“Zachary Taylor Walrond was born in Hart County, Kentucky, April 3rd, 1847. His birthplace is about six miles from Glen Lily, the birthplace and home, when not in public life, of [former Vice-President] General Simon Bolivar Buckner of Confederate fame and about twenty miles south of the birthplace of Abraham Lincoln. Conrad Walrond, the father of Z. T. Walrond, was a prosperous farmer of a genial happy disposition. It was always a joy to the young people to visit the home of ‘Uncle Conrad.’ It meant a season of sunshine and good fellowship. The Walrond family are thought to be of English descent. Emily Mitchell, the mother of Z. T. Walrond, was of a Scotch-Irish family, her mother, Rachel Crawford, was of the old Virginia family, bearing the name, which has produced so many men distinguished in Church and State, Art and Literature.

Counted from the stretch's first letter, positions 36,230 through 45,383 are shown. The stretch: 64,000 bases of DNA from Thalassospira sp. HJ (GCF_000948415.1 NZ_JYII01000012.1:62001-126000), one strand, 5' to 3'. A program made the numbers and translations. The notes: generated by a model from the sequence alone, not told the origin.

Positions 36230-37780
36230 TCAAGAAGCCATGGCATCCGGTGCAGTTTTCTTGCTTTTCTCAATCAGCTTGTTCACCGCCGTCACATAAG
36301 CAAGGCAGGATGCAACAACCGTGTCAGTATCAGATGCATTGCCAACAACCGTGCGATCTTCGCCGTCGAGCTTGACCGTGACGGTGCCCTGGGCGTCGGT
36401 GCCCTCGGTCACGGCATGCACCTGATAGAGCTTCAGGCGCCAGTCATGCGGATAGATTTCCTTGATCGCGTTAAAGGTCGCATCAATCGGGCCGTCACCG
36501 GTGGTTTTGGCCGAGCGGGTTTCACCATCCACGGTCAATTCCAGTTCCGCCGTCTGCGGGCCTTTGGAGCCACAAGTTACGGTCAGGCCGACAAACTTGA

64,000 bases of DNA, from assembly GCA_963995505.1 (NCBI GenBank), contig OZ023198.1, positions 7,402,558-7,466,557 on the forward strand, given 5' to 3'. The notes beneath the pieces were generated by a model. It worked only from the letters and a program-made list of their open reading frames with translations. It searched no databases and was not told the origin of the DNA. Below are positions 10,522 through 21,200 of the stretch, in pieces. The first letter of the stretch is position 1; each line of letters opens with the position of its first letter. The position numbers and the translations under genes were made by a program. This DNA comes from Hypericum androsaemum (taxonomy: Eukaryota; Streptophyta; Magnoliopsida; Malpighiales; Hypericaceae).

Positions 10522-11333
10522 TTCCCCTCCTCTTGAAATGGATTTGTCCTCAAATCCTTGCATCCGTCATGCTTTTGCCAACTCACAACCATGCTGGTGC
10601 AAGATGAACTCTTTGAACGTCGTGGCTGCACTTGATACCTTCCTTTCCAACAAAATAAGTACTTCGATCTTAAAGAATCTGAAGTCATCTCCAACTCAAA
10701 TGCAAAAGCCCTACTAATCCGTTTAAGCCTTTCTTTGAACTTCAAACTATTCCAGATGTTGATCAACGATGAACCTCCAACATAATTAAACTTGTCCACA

Z. T. Walrond was known in early boyhood as ‘Taylor’ Walrond, in compliment to his namesake, the twelfth president of the United States. As he grew older he seemed to dislike the name and he was called by his abbreviated first name, ‘Zac,’ with the unanimous consent of those most directly interested, who soon learned to use the new name by which he was ever afterwards familiarly known among his relatives and friends. His early education was in the common schools of his native county. Later during the Civil War he entered the Male and Female High School at Columbia, Kentucky; at that time this town was one of the centers of learning for the Green River Country in Kentucky. After a time at this school he returned to his father’s farm and engaged at this occupation until the fall of 1867 when he again entered the Academy at Columbia. While in school he united with the Presbyterian church and being of exceptional promise as a student and with rare social qualities he was solicited to become a candidate for the Presbyterian ministry, to which he consented and was taken under care of the Presbytery with this calling in view. His zeal in study overtaxed his powers and he suffered a physical breakdown and left the school in the spring of 1868. After this he engaged for some time in active outdoor life to regain his health, teaching school in the winter until the spring of 1870, when he decided to seek his fortune in the West, coming to Kansas in the spring of 1870. He has left on record April 3, 1870, as the exact date of his settlement in Kansas, this being his twenty-third birthday. At that time the Arapaho and Buffalo roamed at will over the hills, valleys and plains of Western Kansas. In company with two brothers of the name of Crosby he selected a preemption on the North Solomon River in Osborne County.